"I wish Joseph could go. He needs that."
Indeed, he was pretty sure that he has the worst life ever at 15 years old.
2014 was rough for all of us, and I know he was feeling pretty low.
I'd been reading books about adolescent young men, talking to his school counselor
about changing his schedule for January, and whatever else I could do to help him
feel better, do better, be better.
His crummy attitude affected us because he shared negativity like poison candy.
I was looking for answers in many directions.
Going to Mexico sounded like a great experience,
to get him outside of himself, helping others, getting a break from it all
over Christmas sounded too ideal.
Well, I let that thought go right out of me until a couple days later,
as I was standing at the sink doing dishes,
my mind wandered back to our friends' upcoming trip and very clearly,
I heard the Spirit say, "Joseph should go to Mexico. Call Sarah and tell her."
Now, I had no idea when the trip started, how much it cost, or any other detail about it.
In fact, I wondered how it could even happen.
Still, I called Sarah.
She said that while it'd be awesome for Joseph to attend, the actual
registration date was December 1st...and here it was the 11th of December so he had missed it.
Being the awesome cheerleader she is though, encouraged me to contact the person who headed up the organization, giving me their contact information.
I texted that person, (Angie) and left a message.  
A week went by and I had heard nothing back.
I figured she was super busy getting ready for the trip and simply didn't have time to get back to some random person in Colorado to tell me it wasn't possible for my son to go.
I let Sarah know I hadn't heard back, and again she pushed me to contact Angie again.
Just to be sure.
Well, no more than 5 minutes later, I was on the phone with Angie, who said, "Let's make this happen!"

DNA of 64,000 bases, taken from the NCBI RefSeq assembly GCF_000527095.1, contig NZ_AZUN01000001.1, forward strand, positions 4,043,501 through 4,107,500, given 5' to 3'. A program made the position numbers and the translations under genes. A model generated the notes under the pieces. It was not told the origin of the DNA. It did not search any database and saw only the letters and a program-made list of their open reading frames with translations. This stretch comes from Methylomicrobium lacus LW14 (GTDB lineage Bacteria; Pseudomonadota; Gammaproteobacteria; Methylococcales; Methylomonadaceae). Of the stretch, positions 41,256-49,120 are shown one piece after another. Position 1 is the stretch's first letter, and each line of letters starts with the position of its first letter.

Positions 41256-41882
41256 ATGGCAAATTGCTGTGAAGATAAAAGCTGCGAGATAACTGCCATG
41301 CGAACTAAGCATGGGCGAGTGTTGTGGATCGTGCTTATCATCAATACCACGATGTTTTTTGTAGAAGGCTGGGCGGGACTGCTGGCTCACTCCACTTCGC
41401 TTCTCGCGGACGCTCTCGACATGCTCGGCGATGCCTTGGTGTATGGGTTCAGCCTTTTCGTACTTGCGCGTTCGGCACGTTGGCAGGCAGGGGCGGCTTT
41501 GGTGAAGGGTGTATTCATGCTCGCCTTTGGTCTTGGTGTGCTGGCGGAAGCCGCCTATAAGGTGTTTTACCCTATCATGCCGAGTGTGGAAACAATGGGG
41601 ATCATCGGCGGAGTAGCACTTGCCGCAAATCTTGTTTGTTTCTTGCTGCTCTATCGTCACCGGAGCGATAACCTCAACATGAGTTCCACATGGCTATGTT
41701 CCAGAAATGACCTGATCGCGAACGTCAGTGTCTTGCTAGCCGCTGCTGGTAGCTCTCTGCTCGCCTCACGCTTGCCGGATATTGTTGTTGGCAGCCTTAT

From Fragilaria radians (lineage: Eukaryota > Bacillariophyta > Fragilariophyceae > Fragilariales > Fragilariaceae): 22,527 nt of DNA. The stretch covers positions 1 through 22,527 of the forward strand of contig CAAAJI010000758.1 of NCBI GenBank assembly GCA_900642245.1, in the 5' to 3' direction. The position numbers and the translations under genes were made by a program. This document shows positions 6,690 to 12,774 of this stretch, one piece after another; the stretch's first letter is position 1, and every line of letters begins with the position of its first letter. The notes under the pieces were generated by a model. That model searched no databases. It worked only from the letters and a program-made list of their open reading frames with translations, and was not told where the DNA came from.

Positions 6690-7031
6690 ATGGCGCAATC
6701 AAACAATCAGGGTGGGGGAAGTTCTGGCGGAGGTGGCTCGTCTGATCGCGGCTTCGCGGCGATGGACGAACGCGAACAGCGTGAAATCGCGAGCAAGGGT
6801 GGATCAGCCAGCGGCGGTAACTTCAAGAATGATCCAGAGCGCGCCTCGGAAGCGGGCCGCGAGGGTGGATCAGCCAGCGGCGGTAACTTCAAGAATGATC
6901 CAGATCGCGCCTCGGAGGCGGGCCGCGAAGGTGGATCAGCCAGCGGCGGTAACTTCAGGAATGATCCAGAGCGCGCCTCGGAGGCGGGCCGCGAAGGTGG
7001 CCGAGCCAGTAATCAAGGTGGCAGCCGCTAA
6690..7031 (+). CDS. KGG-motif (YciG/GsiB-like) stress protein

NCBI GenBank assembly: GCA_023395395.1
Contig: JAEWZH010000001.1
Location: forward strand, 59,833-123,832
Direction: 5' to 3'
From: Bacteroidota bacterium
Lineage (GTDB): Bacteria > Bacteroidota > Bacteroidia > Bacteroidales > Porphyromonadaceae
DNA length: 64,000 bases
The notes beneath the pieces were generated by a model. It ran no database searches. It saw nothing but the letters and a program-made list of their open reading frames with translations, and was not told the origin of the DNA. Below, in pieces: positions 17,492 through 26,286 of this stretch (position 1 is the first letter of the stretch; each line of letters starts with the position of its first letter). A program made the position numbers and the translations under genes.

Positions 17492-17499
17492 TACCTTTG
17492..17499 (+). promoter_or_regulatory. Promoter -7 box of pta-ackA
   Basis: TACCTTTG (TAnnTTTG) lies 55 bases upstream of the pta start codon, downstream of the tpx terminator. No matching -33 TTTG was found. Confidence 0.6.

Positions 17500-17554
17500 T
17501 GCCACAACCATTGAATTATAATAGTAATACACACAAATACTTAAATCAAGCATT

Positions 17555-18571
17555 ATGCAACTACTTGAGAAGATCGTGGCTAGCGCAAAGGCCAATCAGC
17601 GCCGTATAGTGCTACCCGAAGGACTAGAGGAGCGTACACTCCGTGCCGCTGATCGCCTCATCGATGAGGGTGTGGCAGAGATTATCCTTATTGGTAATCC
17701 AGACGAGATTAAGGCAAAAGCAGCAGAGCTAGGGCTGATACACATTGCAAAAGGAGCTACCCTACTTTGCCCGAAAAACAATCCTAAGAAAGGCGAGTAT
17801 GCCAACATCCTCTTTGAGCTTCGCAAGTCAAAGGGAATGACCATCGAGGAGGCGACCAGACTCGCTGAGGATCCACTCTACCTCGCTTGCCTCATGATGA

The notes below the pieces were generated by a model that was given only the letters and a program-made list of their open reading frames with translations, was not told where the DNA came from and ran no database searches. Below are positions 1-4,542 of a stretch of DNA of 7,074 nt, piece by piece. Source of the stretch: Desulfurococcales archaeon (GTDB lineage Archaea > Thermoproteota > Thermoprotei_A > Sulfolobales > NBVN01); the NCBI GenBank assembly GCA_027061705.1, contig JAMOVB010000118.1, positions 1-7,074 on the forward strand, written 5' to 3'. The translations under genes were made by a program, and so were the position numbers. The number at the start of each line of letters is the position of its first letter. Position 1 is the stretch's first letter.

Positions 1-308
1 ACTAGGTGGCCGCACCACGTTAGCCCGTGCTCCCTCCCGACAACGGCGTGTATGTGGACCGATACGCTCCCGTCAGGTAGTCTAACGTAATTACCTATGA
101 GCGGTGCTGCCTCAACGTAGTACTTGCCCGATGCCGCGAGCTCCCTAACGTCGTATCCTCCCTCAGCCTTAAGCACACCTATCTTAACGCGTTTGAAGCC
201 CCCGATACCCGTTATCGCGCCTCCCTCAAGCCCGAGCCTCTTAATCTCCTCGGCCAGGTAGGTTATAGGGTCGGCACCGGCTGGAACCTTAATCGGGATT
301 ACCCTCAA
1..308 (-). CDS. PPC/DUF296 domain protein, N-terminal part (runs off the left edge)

The cost was $400 all inclusive for the trip.
There was still the matter of flying Joseph over to Utah though. On Christmas Day.
I hadn't even bought all of the Christmas presents yet due to financial restraints and wondered how on earth this would be accomplished.
Sarah said to let friends know of this opportunity for Joseph to go to Mexico and build homes for the homeless in Mexico.  So I did.
The next morning, I looked on Southwest air at ticket availability and prices. SOLD OUT.
I used and came across the perfect flight.  It only had 2 seats left though.
And it wasn't cheap.
I sat at the computer wondering what to do.
Should I just bite the bullet and purchase the seat or wait to see if anyone could help?
I said a prayer..."Heavenly Father, help me to choose wisely."
I waited for that familiar feeling of, "DON'T DO IT!" to come--
it didn't come.
Then I waited for the feeling of dread and remorse to come, as in "Oh crap! I shouldn't have done that!"
It didn't come.
Instead, I felt calm. Peace. Approval.
Within minutes, no more than ten, a dear friend from Church contacted me and said she wanted to pay for Joseph's airline ticket! I accepted her offer with a full heart of gratitude.
Other friends and family also sent in donations and before we knew it, Joseph was on his way to Utah on Christmas morning.
I know that God's hand was in this experience for my son.
The first night in Tijuana, there was a difference in his voice as he said,
 "I'm so happy I came, Mom."

He gained perspective about his life. His abilities. He was humbled and lifted. The people he served expressed their gratitude so deeply--one woman walked 7 blocks everyday to bring drinks to those working on her house--even though it was evident that was a tremendous sacrifice for her.
One man offered his bike, his only transportation to Joseph in exchange for the roof Joseph helped put on his house.  Joseph went to a local orphanage one afternoon and played soccer with the kids there.  He went out with the local missionaries there to visit and serve people on Sunday.  IN all, the organization built 13 houses, 5 other buildings, hundreds of quilts were made and given, over 100 bikes were donated to the community, and other gifts such as soccer balls, baby dolls, coloring books and crayons, ties and shirts for the men, bags for the young women, etc.
Joseph wants to return next year.  We all want to go too.
The year ended in a miracle. A meaningful, life-changing miracle.

SO yes, 2014 was a hard one. We made it though. We were not alone in our trials.
Here's to 2015...may we bloom with what we've been blessed to learn.
We were never meant to stay still, but rather stay in motion.
Moving forward, gathering goodness as we go.

We're ready for 2015. We've expanded our faith, our vision, our abilities, and our determination to Embark on a Meaningful Journey.